Managing a Kubernetes cluster is like sitting in front of a large DJ mixing console. You have an almost overwhelming number of knobs and sliders in front of you to tune the sound to perfection. It can seem challenging to even know where to begin—a feeling that Kubernetes engineers probably know well.
However, a Kubernetes cluster without resource limits could conceivably lead to the most issues. So setting resource limits is a logical place to start.
That being said, your fine-tuning challenges are just beginning. To set Kubernetes resources limits correctly, you have to be methodical and take care to find the correct values. Set them too high, and you may negatively affect nodes of your clusters. Set the value too low, and you negatively impact your application performance.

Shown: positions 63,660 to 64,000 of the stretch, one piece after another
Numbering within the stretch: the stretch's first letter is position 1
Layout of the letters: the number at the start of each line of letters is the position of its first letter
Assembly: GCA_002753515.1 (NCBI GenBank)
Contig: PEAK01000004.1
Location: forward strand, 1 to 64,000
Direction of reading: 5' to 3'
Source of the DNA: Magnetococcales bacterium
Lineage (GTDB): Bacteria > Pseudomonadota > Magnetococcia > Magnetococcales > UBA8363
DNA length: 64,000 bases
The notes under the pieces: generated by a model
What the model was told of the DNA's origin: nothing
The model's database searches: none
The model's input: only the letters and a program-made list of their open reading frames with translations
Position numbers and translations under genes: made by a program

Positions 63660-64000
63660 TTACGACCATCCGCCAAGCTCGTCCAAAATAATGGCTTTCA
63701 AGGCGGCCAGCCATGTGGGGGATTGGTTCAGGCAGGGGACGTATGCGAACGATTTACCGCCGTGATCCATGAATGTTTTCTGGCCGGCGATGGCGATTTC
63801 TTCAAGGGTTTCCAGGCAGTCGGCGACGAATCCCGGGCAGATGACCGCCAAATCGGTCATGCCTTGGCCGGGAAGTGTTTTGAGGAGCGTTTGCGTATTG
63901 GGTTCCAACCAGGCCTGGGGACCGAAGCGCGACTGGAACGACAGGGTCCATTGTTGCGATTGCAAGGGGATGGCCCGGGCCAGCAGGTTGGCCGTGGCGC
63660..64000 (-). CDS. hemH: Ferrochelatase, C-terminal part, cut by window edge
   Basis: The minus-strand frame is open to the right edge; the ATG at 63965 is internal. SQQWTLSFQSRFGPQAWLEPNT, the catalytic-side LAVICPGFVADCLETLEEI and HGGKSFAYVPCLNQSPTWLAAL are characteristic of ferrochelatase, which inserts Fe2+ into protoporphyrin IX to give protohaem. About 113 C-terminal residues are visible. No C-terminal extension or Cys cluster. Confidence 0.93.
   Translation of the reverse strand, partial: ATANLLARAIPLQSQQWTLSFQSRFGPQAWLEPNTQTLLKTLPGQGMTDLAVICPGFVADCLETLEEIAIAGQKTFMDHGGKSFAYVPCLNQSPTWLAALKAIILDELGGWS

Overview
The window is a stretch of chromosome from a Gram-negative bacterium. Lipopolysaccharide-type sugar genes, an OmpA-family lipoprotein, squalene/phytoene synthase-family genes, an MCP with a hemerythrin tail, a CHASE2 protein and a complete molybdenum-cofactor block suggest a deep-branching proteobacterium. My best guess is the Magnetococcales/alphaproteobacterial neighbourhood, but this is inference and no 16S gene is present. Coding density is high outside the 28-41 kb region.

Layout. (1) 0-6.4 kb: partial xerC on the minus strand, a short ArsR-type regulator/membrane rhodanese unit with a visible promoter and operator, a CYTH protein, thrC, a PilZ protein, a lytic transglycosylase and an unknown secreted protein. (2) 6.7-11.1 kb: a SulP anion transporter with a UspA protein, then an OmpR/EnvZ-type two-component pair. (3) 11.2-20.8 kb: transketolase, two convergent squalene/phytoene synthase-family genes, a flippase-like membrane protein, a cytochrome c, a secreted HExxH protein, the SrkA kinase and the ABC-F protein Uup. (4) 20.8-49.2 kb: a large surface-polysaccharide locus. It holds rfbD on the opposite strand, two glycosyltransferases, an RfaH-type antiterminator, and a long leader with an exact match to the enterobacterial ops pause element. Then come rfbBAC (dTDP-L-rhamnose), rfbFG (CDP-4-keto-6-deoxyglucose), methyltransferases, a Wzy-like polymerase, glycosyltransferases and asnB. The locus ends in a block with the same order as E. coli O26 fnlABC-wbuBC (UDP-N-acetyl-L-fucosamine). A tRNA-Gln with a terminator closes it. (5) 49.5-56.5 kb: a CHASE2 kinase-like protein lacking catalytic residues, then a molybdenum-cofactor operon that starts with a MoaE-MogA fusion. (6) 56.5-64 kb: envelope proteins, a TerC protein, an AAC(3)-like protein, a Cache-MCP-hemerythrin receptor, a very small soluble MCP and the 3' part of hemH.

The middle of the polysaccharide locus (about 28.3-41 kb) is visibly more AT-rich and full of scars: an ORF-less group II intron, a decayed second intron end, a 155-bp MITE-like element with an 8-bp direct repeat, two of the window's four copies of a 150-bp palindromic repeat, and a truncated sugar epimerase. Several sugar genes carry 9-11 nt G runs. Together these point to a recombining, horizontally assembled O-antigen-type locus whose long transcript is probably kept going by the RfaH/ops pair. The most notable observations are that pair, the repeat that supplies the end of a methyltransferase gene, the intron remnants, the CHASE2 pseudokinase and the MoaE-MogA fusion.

Fortunately, this guide will walk you through all you need to know to properly tune resource limits and keep both your cluster and your applications healthy.
What are resource limits, and why do they matter?
First of all, in Kubernetes, resources limits come in pairs with resource requests:
- Resource Requests: The amount of CPU or memory allocated to your container. A Pod resource request is equal to the sum of its container resource requests. When scheduling Pods, Kubernetes will guarantee that this amount of resource is available for your Pod to run.
- Resource Limits: The level at which Kubernetes will start taking action against a container going above the limit. Kubernetes will kill a container consuming too much memory or throttle a container using too much CPU.